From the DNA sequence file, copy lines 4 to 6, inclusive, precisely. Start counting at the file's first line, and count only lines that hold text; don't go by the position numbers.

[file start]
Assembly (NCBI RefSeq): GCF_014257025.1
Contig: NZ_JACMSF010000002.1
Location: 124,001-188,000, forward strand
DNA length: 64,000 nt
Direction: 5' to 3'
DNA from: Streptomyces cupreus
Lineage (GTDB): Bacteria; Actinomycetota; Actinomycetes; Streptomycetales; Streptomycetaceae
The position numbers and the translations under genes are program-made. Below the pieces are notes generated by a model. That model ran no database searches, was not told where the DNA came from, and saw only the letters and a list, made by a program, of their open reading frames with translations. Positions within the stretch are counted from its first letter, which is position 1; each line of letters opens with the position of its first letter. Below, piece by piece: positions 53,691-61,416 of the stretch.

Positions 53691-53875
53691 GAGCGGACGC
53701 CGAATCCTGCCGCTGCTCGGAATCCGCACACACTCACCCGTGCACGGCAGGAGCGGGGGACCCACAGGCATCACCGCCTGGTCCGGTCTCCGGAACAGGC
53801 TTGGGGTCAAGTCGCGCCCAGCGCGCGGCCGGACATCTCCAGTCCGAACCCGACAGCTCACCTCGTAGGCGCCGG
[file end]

DNA length: 64,000 nt
Direction: 5' to 3'
DNA from: Streptomyces cupreus